October 28, 2009, 1:54 PM
The former Taoiseach Albert Reynolds, talking about being in government and holding on to power, once famously remarked that "you get over the big issues, it's the little things that trip you up."
It was a little thing that tripped him up. And it was a little thing that just over a week ago threatened the future of the government here.
It wasn't the bitter division in the country on what to do about our massive budget deficit, with the unions now planning national strikes if the government goes ahead with the planned cutbacks. Having subjected the readers of this column to lessons in national economics for weeks now, we're going to leave discussion of that piece of insanity for another day.
This column is going to be an economics free zone this week. So if it wasn't the crisis in the Irish economy, what was the threat to the government last week?
It was the little matter of drink. Or drinking and driving, to be precise.
The Minister for Transport Noel Dempsey announced to the Fianna Fail party just over a week ago that he was going to change the law to reduce the blood alcohol limit for drivers from 80 mgs to 50 mgs, which would put most people over the limit after just one drink. The proposal was greeted with outrage at a meeting of the Fianna Fail parliamentary party, with up to 25 Fianna Fail backbenchers angrily arguing against the move at the meeting in the Dail (Parliament).
They had put up with the legislation to save the banks which is going to cost taxpayers billions. They had defended the proposed cuts in state spending among their voters. They had swallowed a lot of bitter but necessary economic medicine in the past year.
But this was a step too far. This was so stupid, so ridiculous, so unnecessary at a time when people are putting up with so much grief, they shouted. They threatened to rebel on the vote in the Dail, to bring the government down if necessary.
And Taoiseach (Prime Minister) Brian Cowen and his government, who now have a fragile majority, decided to find a way out. Having been through so much in the past year and with so many major decisions of national importance ahead, there was no way Cowen was going to let a "little thing" like drink put his government in jeopardy.
So, leaving his high-minded minister for transport looking red-faced, he told the next Dail meeting that, while everyone was in favor of measures to reduce road deaths, there was a need for coordination with Northern Ireland, where the limit is still 80 mgs. The whole thing would have to be planned.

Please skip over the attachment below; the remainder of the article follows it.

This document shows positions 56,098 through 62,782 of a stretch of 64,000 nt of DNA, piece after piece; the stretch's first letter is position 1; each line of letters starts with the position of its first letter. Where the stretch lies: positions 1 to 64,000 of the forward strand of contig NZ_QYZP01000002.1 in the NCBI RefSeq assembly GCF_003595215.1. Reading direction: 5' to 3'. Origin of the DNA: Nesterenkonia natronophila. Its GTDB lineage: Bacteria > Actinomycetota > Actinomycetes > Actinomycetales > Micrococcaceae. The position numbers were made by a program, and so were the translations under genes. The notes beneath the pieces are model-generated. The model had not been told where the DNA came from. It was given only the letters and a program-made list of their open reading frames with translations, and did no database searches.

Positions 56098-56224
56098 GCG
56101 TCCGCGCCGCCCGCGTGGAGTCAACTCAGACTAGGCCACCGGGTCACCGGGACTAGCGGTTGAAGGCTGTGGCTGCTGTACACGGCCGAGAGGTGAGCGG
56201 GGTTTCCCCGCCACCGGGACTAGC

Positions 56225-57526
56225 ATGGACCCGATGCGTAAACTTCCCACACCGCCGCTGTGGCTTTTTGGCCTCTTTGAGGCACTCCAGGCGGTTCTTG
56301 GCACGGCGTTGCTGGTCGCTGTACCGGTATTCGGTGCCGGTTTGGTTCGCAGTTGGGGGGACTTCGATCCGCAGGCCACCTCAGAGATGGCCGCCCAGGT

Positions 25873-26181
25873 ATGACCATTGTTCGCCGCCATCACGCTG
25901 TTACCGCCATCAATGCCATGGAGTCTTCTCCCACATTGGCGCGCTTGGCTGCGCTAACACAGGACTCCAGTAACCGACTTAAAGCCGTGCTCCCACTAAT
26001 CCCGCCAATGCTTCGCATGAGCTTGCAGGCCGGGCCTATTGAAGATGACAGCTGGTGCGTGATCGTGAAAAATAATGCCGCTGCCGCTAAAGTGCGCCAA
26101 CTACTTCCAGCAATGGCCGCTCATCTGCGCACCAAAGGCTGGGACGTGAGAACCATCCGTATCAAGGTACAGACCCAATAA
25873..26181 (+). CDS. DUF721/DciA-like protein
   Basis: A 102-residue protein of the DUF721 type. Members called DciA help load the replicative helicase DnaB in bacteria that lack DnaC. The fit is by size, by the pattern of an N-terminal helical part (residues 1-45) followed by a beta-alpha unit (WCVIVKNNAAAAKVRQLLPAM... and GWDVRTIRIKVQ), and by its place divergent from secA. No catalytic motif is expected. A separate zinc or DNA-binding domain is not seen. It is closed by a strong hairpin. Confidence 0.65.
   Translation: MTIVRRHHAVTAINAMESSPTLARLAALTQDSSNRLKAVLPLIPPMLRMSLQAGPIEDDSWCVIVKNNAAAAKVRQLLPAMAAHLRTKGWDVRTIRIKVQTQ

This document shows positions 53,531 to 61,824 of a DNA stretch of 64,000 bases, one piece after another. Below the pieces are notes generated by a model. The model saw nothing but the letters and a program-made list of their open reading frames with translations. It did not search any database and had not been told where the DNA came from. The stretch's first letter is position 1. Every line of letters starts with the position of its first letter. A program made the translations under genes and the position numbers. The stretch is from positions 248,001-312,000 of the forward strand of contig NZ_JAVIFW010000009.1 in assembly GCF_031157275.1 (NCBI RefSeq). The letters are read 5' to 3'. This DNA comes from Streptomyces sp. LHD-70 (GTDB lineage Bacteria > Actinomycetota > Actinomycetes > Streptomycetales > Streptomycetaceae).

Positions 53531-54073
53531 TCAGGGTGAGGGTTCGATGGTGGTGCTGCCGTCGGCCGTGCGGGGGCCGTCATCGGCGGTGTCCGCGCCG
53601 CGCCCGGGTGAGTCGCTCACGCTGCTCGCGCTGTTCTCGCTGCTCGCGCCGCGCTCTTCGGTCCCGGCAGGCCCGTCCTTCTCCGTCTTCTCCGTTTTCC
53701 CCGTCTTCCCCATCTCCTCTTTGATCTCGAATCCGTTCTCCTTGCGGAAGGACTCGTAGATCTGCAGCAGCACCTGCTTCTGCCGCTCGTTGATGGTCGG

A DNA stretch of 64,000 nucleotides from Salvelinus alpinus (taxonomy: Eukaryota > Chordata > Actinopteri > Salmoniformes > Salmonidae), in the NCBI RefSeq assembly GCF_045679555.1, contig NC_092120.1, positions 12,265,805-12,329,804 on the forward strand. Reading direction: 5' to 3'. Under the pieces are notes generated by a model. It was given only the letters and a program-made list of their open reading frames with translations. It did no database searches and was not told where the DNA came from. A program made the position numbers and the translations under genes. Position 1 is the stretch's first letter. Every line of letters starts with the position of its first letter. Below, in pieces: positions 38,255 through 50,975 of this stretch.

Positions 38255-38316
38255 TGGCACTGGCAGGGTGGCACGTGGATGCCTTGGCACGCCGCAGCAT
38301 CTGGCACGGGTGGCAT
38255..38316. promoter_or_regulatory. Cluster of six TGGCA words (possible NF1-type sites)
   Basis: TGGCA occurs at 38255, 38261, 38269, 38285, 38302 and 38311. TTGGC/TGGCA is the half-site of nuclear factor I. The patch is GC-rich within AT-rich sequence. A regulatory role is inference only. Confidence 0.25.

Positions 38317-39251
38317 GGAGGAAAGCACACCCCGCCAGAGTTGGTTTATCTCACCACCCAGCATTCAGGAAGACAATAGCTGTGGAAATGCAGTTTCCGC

Or in other words, you can expect no change in the law here any time soon, and certainly not for the next year or more. So that took care of that "little thing."
Predictably, of course, the politically correct lobby here went crazy. There were outraged editorials in the papers decrying the government's weakness.
There were figures from "scientific" studies showing that lowering the blood alcohol level further would definitely save lives. There were accusations that it was the backwoods deputies from the rural areas who had sunk this most desirable change.
What there was not to be found anywhere in the media was a voice to stick up for the backwoodsmen, to say that Cowen (a bogman known to enjoy a pint) might be right.
Well, here's one bogtrotter who's not afraid to speak out. In the vast majority of cases, it's not alcohol that kills people on the roads, it's speed.
The idea that someone is not fit to drive after one drink -- or even two drinks -- is nonsense, as long as that person drives slowly and carefully. But, of course, saying that is heresy to the politically correct brigade, for whom the world is black and white.
They will cite you endless studies and statistics showing that alcohol impairs judgment of distance, vision, coordination, reaction time, spatial awareness, a sense of responsibility and so on. And they are correct. It does.
But the question is, by how much? In the black and white world of the politically correct, even asking the question is offensive.
But the fact is that low levels of alcohol have low levels of effect on judgment. As long as you are careful, you concentrate, and you do not drive fast, most adults can drive perfectly safely after one -- or even two -- drinks.
I know many people in the part of the bog I come from in the middle of Ireland who do exactly that. They are the older farmers who live out in the country a few miles from their local village pub, often their only social contact in the week besides the church on Sunday.
They used to come in to the pub one or two nights a week, have a pint or two and a cigarette or two, and then drive home very carefully at 30 mph. Because they had a pint or two, they drove with extra care and caution, and very few of them had accidents.
But that was before we all went mad with political correctness and health fascism. Now the old guys are too afraid to come out in case they are caught driving after a couple of pints and are put off the road. And of course they can't smoke in a pub.
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